Forest River’s Expansive Bus Division Offers Exceptional Fleet Diversity
Chauffeur Driven: When people think of Forest River, they often think about what the brand is most famous for: outdoor recreation. How do buses fit into founder Peter Liegl’s vision?
David Wright: Starcraft was Forest River’s first bus company acquisition, which Liegl purchased in 2001 just 10 days before 9/11. He saw that it could be a good volume market and was a strong industry in the U.S. A year later, he purchased Glaval Bus, which was right around the time that I joined Forest River. It gave him an opportunity to diversify from RVs, which is the lion’s share of Forest River’s business. A few years later, he followed with Elkhart Coach and more recently with StarTrans Bus, and then Battisti Customs a little over a year ago. We also recently launched Berkshire Coach. We also have a boat division, as well as cargo trailers and box trucks, so we’re a well-diversified business.
CD: We’ve seen a lot of consolidation recently on the manufacturing side. What do you think is precipitating this, and is it having any impact on the products available to the market?
DW: I think there are a number of reasons, including that companies want to keep growing and are doing so through acquisitions. But there’s an obvious benefit to this as well: Size and being able to scale the costs factor into that. Although there has been consolidation, if you look out across the entire shuttle bus industry it seems that the number of brands has remained about the same or possibly even increased. I don’t think it has affected product availability or diversity at all. Consumers are demanding better quality and better value, so I think it’s a good thing that companies on the manufacturing side are getting bigger because the more financially sound the company, the better the products will be that they produce. Ultimately, it’s a benefit for the industry.
CD: You’ve also added some familiar names to the bus lineup, like Battisti Customs. How do they all fit under the Forest River umbrella?
DW: If you look at our bus divisions, each one concentrates on a slightly different market with some overlap. For example, Elkhart Coach—which certainly builds a lot of buses for the retail market—is also very strong in the transit market. While they have less product variety, what they do they do very well. In addition, they just moved into a new facility in the past six months to keep up with demand. Then we have Starcraft and StarTrans buses, which are a mix of retail and FTA-funded transit buses with a wider breadth that meets a certain niche. We have Glaval, which is a higher-end bus that can be customized and is just a step above an Elkhart or Starcraft bus. And, of course, we believe that Berkshire Coach is one of the top bus brands on the market, where its numerous options are now standard. This eliminates the many decisions customers previously had to make when ordering a luxury bus. Berkshire Coach also provides the longest warranty in the industry. Finally, Battisti was a great acquisition for Forest River because so many of our dealers were asking for unique customization, from mobile medical units to luxury limo buses. When we had the opportunity to meet with Bill [Battisti] and Carl [Hazzard] of Battisti, we realized it was just the perfect fit for those specialty vehicles that customers were requesting. I can’t say enough about how well it’s worked out for our customers and Forest River.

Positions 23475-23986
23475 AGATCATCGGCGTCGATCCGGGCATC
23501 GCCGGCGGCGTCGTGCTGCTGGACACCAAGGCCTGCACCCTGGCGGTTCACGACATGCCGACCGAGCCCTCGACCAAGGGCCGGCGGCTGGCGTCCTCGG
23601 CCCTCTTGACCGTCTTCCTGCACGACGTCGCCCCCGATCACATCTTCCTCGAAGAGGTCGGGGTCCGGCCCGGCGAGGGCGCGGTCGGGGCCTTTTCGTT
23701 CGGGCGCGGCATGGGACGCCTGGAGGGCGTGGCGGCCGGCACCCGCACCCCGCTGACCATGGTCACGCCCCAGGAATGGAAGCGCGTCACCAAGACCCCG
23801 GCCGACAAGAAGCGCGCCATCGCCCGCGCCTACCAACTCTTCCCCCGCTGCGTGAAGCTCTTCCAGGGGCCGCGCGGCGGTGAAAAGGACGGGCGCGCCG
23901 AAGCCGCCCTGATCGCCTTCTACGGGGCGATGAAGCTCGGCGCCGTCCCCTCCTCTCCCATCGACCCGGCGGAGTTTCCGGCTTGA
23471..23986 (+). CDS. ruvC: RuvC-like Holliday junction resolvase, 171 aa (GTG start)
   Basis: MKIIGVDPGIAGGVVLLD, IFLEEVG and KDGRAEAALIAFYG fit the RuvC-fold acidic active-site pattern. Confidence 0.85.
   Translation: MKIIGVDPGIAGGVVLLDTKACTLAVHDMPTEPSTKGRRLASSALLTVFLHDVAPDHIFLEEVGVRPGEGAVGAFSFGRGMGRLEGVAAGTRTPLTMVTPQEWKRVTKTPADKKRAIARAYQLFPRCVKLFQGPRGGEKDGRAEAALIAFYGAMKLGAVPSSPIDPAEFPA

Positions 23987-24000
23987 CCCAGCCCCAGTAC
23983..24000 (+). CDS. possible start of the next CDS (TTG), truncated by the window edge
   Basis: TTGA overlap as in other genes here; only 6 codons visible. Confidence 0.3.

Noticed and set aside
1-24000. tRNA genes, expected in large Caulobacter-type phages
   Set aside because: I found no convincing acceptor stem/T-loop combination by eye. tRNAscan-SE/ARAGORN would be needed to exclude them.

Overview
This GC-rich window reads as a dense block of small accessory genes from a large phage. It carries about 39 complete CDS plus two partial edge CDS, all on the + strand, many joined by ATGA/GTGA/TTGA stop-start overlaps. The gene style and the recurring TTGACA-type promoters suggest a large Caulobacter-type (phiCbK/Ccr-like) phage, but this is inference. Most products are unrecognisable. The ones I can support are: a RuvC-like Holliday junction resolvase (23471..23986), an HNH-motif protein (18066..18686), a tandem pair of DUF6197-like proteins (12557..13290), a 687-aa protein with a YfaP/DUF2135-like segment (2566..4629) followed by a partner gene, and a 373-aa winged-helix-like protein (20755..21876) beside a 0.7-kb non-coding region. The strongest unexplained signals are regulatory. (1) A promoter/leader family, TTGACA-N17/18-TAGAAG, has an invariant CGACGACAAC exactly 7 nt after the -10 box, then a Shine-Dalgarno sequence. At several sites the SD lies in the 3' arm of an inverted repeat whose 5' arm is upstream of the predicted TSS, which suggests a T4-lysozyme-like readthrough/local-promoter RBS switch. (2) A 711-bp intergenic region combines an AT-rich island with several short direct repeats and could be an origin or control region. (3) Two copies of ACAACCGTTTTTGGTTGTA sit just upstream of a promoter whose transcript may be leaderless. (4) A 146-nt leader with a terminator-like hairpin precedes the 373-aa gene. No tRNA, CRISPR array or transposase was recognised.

CD: What links them uniquely as the Forest River brand?
DW: All Forest River products have this in common: durability, safety, and value. Even though our vehicles are on different levels and used for different purposes, we have that standard across the brands. Dealers and end-users alike want a bus that’s durable. It has to last; it has to be in the same shape years down the road as it was coming off the product line. Safety is also a top priority: We were one of the first companies to make seat belts standard even though they are not required on buses less than 26,000 pounds. As far as value, some people think value is synonymous with “inexpensive” but that’s not what it means to us. If they are purchasing a Forest River product, they are getting the most value and the best possible bus for their investment.